Definition of trigon in US English:



  • 1

    archaic term for triangle
    • ‘It is therefore not enough to count trigons by signs or to expect a true square from signs at intervals at four’.’
    • ‘You can also have a cylinder cone roof wedge trigon prism.’
    • ‘This is not easy for me to contemplate and has troubled me for many years - I recall my reluctance to accept the theory that some trigons on a diamond octahedron were produced by dissolution.’
    1. 1.1 An ancient triangular lyre or harp.
      • ‘When you hear the sound of the horn, the pipe, the lyre, the trigon and drum and all the musical instruments, you are commanded to bow down and worship.’
      • ‘Hence, the early Christians were unwilling to bend the knee when they heard the sound of the horn, pipe, lyre, trigon, harp, drum, and entire musical ensemble.’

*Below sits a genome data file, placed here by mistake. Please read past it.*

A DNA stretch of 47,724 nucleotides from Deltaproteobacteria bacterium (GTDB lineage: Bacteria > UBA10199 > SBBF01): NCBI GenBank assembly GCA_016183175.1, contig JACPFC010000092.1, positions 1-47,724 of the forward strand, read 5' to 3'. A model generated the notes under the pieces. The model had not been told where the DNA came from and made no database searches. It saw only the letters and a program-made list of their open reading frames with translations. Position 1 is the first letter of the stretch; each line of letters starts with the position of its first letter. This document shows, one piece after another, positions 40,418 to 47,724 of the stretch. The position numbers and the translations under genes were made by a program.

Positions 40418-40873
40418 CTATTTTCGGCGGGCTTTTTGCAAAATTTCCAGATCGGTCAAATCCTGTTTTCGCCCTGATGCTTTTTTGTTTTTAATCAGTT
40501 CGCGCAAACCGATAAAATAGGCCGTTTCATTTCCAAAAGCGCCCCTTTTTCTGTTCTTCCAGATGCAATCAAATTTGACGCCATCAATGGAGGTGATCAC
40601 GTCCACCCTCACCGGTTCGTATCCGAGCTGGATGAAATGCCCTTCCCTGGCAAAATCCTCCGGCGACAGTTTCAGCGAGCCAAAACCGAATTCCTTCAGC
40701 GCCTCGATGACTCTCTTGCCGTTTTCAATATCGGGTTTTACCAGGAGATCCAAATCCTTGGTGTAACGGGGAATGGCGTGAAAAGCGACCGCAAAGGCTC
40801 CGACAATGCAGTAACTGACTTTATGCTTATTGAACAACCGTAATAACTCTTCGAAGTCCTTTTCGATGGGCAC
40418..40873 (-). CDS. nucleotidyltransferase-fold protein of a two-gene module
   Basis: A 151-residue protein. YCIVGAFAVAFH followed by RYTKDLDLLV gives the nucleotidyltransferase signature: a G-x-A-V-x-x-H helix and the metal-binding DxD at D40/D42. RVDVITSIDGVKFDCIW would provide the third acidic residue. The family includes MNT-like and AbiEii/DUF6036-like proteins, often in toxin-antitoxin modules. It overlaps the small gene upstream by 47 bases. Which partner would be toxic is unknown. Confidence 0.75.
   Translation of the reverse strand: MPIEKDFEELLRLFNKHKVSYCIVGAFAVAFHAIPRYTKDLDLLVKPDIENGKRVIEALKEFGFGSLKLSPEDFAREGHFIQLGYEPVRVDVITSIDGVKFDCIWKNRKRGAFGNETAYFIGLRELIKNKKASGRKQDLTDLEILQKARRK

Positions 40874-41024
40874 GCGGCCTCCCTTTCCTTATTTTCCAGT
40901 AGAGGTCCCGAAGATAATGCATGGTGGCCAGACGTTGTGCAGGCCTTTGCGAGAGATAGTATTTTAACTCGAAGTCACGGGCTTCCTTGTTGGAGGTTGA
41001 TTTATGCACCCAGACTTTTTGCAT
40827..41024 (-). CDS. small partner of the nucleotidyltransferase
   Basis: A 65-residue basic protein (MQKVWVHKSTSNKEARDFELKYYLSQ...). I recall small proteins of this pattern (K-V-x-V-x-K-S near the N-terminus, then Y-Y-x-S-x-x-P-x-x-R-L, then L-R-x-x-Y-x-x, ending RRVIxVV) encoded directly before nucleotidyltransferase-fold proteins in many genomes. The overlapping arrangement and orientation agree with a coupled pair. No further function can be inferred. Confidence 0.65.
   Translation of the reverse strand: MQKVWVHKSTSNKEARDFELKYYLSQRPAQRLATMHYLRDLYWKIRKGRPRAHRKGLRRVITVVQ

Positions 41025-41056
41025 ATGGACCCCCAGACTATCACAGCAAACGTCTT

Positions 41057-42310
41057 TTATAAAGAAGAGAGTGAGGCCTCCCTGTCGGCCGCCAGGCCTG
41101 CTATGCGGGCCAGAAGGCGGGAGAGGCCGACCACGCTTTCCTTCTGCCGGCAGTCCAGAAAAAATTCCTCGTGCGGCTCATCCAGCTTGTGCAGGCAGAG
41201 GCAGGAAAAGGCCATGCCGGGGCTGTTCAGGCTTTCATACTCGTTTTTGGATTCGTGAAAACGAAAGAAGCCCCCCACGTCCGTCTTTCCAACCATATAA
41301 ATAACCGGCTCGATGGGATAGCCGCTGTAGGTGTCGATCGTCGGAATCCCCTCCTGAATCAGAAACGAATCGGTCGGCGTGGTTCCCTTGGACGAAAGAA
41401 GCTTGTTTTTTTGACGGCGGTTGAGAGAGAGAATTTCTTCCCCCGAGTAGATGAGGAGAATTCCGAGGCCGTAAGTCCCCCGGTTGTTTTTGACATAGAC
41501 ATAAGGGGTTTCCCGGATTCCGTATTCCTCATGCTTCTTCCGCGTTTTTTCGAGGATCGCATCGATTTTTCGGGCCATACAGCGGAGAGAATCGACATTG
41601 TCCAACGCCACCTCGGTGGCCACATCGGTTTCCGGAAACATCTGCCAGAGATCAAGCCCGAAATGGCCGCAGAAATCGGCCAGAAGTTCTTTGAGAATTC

2. 1.2 A triangular cutting region formed by three cusps on an upper molar tooth.
      • ‘The trigon + talon basin forms a broad, shallow depression, bordered posterolingually by the postprotocone fold + postcingulum and covered by crenulated enamel; no postprotocrista or hypocone is evident.’
      • ‘The basic triangular units with three cusps are the trigon and trigonid.’
      • ‘The enamel is extensively crenulated and the postprotocrista low and subdivided so that the trigon and talon basins are nearly confluent, as in P. canpacius.’
      • ‘The preprotocrista is weak and the postprotocrista absent; the trigon and talon basins are fully confluent.’
      • ‘As the trigon and trigonid meet, they slide past one another, shearing the food item on the edges of the molars as shown.’


Early 17th century (in the sense ‘triangle’): via Latin from Greek trigōnon, neuter of trigōnos ‘three-cornered’.